Combination (or) Combi Boilers

Learn more about the different types of boilers that are available to you.

What is a Combination (or) Combi Boiler?

Combination boilers, as the name suggests, combine most of the components of a conventional system (boiler, cylinder, tanks, pump & control valves) in one unit (The Combi). When first introduced to the UK in the early 1980’s, these types of boiler where only really suited for smaller homes.

Technological advances in recent years have increased the potential flow rate of hot water from these types of boilers dramatically, and they are now common place in homes with up to 5 bedrooms and 2-3 bathrooms. 

However, your installer should consult with you to determine your individual requirements before recommending this type of boiler, their recommendations should be based on simple principles such as how many people live at the property, how strong is the flow rate of the mains water coming into your home from the street (normally measured at the kitchen sink cold tap), and how likely is it that two or three hot water outlets may be required to be used simultaneously. Whilst combination boilers will heat almost every home in exactly the same way as any other boiler, the flow rate may vary depending on the answers to the above questions.

ADVANTAGES

  • No stored water in loft or airing cupboard, therefore saving space and no risk of freezing pipes.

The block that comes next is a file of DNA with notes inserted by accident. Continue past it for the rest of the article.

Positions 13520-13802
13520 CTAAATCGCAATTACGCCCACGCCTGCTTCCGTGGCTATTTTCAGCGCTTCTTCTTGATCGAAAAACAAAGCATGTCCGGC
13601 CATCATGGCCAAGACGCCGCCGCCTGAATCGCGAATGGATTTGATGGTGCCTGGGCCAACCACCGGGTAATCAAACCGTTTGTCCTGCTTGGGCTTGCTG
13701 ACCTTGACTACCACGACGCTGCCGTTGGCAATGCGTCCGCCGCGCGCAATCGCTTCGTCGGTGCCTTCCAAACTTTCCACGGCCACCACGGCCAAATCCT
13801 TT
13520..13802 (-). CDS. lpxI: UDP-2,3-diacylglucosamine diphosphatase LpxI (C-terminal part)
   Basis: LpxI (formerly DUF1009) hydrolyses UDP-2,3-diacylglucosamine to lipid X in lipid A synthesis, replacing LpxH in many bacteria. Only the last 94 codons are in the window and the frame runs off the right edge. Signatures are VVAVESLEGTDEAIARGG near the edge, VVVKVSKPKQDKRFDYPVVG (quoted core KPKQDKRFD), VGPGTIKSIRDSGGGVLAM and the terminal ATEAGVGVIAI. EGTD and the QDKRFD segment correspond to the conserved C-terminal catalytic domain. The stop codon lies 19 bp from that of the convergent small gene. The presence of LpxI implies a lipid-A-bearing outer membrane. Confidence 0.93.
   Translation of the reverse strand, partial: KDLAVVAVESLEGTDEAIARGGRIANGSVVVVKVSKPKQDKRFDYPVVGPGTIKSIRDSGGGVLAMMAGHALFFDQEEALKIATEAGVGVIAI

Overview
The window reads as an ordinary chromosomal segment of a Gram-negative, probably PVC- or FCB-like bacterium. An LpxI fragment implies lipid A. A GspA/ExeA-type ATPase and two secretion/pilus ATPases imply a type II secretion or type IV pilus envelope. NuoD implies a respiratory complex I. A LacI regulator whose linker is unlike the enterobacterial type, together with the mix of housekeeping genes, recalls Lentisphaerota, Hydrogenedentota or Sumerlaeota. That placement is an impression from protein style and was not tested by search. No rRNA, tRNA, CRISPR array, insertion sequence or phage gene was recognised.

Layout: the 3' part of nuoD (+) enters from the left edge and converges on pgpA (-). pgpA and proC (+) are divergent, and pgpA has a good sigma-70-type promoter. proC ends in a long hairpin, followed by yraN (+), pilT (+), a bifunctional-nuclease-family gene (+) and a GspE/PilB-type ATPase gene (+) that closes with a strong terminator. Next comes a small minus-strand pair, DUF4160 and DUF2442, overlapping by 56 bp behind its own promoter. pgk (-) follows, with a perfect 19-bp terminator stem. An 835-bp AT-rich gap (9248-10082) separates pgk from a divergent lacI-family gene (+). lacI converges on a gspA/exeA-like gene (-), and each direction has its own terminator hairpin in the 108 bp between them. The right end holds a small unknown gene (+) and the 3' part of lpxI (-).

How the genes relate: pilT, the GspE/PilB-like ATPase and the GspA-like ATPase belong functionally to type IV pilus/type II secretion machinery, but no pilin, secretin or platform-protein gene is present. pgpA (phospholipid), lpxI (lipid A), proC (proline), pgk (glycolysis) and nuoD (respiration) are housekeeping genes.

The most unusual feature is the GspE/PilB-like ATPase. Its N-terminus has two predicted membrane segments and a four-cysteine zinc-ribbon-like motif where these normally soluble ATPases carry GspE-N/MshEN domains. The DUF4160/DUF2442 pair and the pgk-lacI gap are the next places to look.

• Instantaneous hot water 24 hours a day, 7 days a week. 
  • High pressure showers without the need for mechanical power showers. 
  • The most economical type of boiler, only pay for exactly the hot water you use.
  • Because of the enormous flueing options Combis can be sited almost anywhere in the house, i.e. loft, airing cupboard, garage etc.
  • It eliminates the need for cold water storage tanks in the loft area (a good option if you are considering converting your loft space into living space). 

DISADVANTAGES

  • The only potential disadvantage of a combination boiler is that if several hot water outlets are likely to be required simultaneously, then a combination boiler will in most cases have a variation on hot water flow rate from the various outlets. However, given that the flow rates of combination boilers today are anything up to 18 litres per minute (LPM), they will serve most family homes with no problems whatsoever provided your installer has ascertained the requirements of your individual home and family needs.

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